Hold up – I think I’ve discovered paradise on Earth. Seriously, this place is stunning.
The Abel Tasman Coast Track is a 60km hiking track along the northern shores of New Zealand’s South Island through Abel Tasman National Park. This was our second of the nine Great Walks in NZ (the first being the Kepler), and is one of the highlights of our travels (and of my life in general).
Abel Tasman National Park contains some of the most stunning scenery I Have ever seen: Lush rainforest, untouched beaches, and crystal clear waters. There are so many ways to explore it too – you can hike, kayak, go on a boating trip…
James and I decided to walk the Abel Tasman Coast Track. Here’s how we got on.
One of the reasons I love this walk is because there is so much flexibility about it: you can choose to hike all or part of the track, in either direction, and kayaking or water taxi options are available as well. There are four huts and nineteen campsites along the route, and, whilst they must be booked in advance, you can stay at all or some of them, as you wish. Unlike the Kepler, the Abel Tasman isn’t a loop track, so if you leave your car in one place, you need to arrange transport to get back to it.
Day 1: Marahau to Anchorage Hut
James and I started our walk in Marahau, having left our car at the Abel Tasman Aqua Taxi car park. It was sunny – shorts weather! We trekked along the coastline, stopping to look at the bays and beaches as we passed. Already the views of the ocean were beautiful.
We took the side-tracks to every single bay as we didn’t want to miss out on anything at all! The beaches were beautiful: small but untouched, with perfect yellow sand and the water was almost too blue. Eventually we got hungry, so stopped for some food at Stilwell Bay where we sat on the rocks in the shade.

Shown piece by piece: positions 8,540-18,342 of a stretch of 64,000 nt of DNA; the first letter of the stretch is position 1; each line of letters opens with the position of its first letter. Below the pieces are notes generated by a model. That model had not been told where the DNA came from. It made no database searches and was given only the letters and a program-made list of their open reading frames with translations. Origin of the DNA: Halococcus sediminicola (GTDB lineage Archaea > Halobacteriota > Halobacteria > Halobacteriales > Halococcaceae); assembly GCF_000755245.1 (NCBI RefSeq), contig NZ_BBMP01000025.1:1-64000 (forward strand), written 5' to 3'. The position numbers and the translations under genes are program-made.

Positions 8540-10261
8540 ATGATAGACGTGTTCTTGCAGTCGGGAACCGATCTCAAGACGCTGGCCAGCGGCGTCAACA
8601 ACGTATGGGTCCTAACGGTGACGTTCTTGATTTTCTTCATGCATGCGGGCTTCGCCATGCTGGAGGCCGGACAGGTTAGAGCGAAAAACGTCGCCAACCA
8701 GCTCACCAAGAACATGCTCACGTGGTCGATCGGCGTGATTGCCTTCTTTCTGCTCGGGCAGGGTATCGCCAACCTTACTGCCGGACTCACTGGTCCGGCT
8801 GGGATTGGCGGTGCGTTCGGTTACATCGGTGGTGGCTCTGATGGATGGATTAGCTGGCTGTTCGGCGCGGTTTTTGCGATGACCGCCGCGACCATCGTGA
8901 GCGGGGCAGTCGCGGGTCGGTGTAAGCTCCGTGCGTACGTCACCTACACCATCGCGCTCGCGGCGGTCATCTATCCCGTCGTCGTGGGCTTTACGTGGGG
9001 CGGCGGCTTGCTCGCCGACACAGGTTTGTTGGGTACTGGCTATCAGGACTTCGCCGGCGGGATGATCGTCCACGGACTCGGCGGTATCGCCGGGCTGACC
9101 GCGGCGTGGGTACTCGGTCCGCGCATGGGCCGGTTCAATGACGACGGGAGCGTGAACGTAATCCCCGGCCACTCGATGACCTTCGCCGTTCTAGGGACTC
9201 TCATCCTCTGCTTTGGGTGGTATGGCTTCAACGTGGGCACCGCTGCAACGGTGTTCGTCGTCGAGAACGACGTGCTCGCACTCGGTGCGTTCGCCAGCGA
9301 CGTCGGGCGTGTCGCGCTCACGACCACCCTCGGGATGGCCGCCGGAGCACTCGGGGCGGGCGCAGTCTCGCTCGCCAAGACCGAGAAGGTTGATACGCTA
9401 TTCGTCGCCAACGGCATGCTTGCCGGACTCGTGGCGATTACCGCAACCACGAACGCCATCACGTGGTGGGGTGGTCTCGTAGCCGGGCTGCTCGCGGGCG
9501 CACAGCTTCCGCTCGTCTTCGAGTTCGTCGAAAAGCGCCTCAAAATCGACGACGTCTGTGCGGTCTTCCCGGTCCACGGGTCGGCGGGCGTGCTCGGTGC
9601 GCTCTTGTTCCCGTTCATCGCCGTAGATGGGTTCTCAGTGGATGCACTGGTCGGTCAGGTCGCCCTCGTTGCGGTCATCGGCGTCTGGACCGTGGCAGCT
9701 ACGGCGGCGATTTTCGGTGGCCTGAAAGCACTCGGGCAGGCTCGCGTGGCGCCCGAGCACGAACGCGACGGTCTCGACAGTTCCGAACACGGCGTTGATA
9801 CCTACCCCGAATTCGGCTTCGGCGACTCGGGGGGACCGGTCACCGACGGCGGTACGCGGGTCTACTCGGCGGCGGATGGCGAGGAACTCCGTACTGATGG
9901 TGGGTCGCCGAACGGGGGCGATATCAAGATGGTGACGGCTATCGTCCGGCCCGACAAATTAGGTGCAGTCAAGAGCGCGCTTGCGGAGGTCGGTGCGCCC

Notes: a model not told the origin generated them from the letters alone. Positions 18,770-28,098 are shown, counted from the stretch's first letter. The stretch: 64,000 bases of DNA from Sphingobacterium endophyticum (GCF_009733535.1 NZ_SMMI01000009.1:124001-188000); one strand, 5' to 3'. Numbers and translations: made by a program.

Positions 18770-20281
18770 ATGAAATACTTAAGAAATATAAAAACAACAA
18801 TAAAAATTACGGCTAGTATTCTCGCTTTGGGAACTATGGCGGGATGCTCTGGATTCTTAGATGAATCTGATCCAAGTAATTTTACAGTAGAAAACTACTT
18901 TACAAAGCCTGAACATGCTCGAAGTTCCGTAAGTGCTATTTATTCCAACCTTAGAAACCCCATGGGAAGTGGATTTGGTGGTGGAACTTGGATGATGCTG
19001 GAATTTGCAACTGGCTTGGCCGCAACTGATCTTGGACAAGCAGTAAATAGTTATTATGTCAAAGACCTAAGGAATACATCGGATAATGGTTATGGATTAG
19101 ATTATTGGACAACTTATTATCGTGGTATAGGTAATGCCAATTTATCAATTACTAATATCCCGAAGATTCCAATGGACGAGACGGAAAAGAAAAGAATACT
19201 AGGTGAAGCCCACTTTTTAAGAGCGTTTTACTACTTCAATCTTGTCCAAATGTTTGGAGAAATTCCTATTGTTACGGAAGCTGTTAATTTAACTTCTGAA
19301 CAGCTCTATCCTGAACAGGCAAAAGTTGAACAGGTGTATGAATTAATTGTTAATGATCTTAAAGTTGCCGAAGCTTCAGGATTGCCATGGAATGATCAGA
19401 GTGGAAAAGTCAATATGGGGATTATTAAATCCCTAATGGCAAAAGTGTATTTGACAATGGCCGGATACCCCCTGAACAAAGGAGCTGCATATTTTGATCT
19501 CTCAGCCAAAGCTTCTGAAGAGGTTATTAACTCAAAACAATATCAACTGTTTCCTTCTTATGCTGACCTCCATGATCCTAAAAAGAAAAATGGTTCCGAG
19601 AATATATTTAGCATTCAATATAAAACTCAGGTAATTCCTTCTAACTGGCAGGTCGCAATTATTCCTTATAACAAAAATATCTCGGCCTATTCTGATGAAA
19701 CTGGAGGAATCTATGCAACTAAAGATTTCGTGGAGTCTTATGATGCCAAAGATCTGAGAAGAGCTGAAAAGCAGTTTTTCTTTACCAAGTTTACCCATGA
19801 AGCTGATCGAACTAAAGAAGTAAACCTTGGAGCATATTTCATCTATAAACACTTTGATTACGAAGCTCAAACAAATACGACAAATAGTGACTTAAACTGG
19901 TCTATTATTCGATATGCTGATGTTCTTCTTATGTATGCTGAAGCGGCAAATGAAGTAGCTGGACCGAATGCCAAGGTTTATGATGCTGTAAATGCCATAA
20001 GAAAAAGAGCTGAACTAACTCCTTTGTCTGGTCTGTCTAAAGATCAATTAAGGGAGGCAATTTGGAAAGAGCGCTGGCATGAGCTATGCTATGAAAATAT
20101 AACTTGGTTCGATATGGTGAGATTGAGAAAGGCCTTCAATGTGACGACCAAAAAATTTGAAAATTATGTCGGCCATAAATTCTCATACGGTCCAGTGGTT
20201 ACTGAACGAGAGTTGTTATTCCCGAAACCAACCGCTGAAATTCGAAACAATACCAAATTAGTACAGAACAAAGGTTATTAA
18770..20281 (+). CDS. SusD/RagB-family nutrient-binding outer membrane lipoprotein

After lunch, we continued on through the bush, again pausing at various lookouts along the route.
We arrived at the first hut, Anchorage, at around 3pm. As the sky had turned a bit overcast, we went down to the beach and lazed about for a couple of hours before dinner. Unfortunately it began to rain in the evening, so we read our books until it got too dark, before turning in for the night.
Day 2: Anchorage to Bark Bay
The next morning the cloud hadn’t cleared – an eerie mist seemed to linger over the coastline. However, I prefer the rainforest after the rain; the waterfalls are bigger, the raindrops linger on the leaves, and the bush just smells so much more fresh and natural.
We reached Cleopatra’s Pool, where a couple of other trampers took a dip in the water. We were already wet from the rain so decided not to!
We had lunch by Torrent Bay campsite, located on the outskirts of the village, which the walking route goes through. Signs advise you to keep to the walking track and the ‘Private Property’ are at the front of every other driveway.
I was very surprised to learn that live in this village which is located in the middle of a National Park! It’s very secluded (apart from the numerous hikers passing by on a daily basis) and, whilst there’s a walking track to the village, the only other entry is by boat.
In the afternoon, we had a slight downpour. Luckily we had brought our waterproofs with us but we were still pretty soaked by the time we reached our second hut at Bark Bay. We made a cup of tea and chatted to some other trampers, before enjoying a pretty bad night’s sleep due to one girl’s constant sleep talking…
Day 3: Bark Bay to Awaroa Hut
The next day was James’ 24th birthday! When we were choosing the dates for the walk, he decided we should do it over his birthday – a pretty unforgettable one don’t you think?! Unfortunately he had boring porridge for breakfast, as normal… But luckily we were blessed with fantastic weather: sunshine all day.